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Old 11-08-2012, 12:16 AM   #61
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When I touch the multi meter to each individually at the terminal strip they each read 122v

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Old 11-08-2012, 12:23 AM   #62
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Try measuring across them. If they are the same leg, you will see 120 to ground on each and 0 between L1 and L2.

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Old 11-08-2012, 12:30 AM   #63
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Gotcha, when I put 1 probe on white and 1 on black it reads zero

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Old 11-08-2012, 12:34 AM   #64
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We just found your problem. Thank god. Now you have to trace your cord back to the source and get it connected to two opposite legs. Are you using a receptacle or coming direct out of a breaker panel?

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Old 11-08-2012, 12:46 AM   #65
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I'm using a 3 prong receptacle on the wall

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Old 11-08-2012, 12:55 AM   #66
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Measure voltage at the receptacle to see if you get 240 across the hots. If not, that receptacle is wired wrong then. It is probably connected to two single pole breakers on the same leg. You would need to get a two pole breaker and replace the two single poles with that. It is possible that there is only 120v at the receptacle and someone just jumped it out to both legs...take the cover off and verify a 3 wire feed to the receptacle. I hope you are planning to get some gfci protection in here somehow too.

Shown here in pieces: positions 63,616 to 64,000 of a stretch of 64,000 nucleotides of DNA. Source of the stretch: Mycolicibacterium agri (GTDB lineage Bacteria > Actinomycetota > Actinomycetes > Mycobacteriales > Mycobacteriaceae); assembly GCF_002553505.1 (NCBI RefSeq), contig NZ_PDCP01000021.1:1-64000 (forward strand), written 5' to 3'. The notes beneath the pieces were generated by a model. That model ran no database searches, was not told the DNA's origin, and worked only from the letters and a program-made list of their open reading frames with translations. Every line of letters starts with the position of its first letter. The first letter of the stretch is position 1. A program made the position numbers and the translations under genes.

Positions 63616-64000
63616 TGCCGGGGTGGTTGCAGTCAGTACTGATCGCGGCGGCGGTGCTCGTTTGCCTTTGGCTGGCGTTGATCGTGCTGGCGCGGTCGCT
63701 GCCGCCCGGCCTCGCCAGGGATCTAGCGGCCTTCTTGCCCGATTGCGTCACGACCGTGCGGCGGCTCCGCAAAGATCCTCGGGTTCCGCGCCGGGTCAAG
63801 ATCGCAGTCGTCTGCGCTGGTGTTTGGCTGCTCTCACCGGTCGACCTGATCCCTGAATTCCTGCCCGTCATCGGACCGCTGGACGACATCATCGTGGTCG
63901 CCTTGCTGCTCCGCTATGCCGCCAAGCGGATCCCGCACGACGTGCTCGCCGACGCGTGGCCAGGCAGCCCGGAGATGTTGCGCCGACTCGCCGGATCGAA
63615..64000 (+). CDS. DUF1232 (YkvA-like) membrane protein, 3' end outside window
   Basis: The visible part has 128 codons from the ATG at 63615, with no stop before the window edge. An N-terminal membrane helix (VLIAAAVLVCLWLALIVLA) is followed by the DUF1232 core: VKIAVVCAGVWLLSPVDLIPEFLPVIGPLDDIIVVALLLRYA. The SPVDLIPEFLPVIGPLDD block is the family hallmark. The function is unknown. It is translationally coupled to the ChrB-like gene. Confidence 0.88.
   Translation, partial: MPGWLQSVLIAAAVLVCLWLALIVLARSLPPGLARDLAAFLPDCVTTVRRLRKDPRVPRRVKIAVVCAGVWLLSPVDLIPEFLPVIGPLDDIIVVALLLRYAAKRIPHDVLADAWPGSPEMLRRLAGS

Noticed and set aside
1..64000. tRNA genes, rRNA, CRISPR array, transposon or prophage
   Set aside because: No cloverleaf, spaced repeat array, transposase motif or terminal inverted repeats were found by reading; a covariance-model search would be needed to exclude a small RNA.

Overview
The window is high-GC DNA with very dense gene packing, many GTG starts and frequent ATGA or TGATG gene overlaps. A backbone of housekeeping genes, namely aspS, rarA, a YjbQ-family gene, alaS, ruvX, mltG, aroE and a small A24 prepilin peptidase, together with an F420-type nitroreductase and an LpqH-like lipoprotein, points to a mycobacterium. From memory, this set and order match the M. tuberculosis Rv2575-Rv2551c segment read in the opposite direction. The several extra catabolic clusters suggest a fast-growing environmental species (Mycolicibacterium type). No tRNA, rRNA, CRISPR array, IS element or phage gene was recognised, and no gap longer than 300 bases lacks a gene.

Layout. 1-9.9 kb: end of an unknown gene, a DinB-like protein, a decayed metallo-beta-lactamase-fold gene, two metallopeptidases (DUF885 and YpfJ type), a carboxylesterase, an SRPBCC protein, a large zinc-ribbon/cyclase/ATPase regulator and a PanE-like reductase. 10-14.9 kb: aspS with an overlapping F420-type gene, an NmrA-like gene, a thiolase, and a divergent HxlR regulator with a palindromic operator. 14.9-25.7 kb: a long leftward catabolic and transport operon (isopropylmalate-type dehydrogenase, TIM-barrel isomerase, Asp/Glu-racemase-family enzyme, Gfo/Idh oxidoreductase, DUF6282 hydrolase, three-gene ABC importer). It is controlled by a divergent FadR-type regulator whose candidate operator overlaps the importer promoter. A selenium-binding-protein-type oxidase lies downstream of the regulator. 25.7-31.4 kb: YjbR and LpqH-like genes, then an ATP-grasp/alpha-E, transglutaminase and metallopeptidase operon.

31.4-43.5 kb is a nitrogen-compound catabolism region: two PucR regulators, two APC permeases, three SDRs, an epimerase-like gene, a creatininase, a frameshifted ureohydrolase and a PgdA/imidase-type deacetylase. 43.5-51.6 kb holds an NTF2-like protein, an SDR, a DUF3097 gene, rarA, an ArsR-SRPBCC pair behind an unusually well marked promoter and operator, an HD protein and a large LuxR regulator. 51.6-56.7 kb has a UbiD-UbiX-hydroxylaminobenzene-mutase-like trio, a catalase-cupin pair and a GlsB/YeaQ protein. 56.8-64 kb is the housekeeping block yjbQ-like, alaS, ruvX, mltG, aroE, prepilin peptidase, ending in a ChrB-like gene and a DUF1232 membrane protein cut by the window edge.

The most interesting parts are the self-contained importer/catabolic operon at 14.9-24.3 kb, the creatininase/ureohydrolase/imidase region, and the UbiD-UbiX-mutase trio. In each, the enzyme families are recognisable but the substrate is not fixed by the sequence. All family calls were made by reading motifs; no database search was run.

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Old 11-08-2012, 01:00 AM   #67
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Wait.... A three prong wall socket? Is this a 3 prong 240V AC dryer socket, or a standard 115V wall socket? 240V is two 115 (110, 120, what ever) that are from opposite legs in the distribution panel. I never checked the phasing of household wiring with the O-Scope so I don't know if they are 180 deg or 120 deg out of phase, but that is not really required information. What is required is a picture of the socket you are feeding from, and if you installed it, how is it wired up?

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Old 11-08-2012, 01:34 AM   #68
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It is connected to a 2 pole 30 amp breaker. Black wire connected to one pole and white to the other.

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Old 11-08-2012, 01:48 AM   #69
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Check for 240v at the breaker and the receptacle. Your problem is somewhere in between those. Try firmly resetting the breaker as well. Sometimes a pole wont make a connection if not snapped to the "on" position firmly. You may just need to replace the breaker.

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Old 11-08-2012, 02:54 AM   #70
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I think the problem is going to be more difficult to fix. If you are reading 115V on each leg to ground, but 0V line to line, then whatever is feeding these lines is on the same phase. Is your distribution panel single phase? I have one of those in my house, why they chose to do this I do not know, but a single hot wire is fed in and jumped to the other phase. This box in my house is full, and runs only receptacles so it doesn't impact me, but if I were to try to do what you have, I would have the same results.

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